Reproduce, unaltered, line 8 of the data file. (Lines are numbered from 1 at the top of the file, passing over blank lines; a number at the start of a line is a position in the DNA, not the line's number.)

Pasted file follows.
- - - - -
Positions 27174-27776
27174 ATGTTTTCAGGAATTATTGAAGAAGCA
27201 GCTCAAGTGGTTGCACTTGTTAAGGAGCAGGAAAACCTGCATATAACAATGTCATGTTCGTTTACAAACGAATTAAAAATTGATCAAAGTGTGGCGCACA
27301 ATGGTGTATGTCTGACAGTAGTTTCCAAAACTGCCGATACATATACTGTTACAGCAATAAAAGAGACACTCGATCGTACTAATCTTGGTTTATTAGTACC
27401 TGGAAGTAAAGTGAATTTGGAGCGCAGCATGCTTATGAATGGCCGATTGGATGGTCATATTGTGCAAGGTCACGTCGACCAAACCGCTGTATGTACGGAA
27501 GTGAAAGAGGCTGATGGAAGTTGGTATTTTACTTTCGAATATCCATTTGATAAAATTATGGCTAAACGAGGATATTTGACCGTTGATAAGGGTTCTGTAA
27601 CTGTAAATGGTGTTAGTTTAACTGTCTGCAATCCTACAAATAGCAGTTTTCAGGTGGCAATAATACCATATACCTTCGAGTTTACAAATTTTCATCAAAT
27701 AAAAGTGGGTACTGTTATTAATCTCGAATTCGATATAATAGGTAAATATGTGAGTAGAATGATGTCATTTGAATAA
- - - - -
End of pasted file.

27701 AAAAGTGGGTACTGTTATTAATCTCGAATTCGATATAATAGGTAAATATGTGAGTAGAATGATGTCATTTGAATAA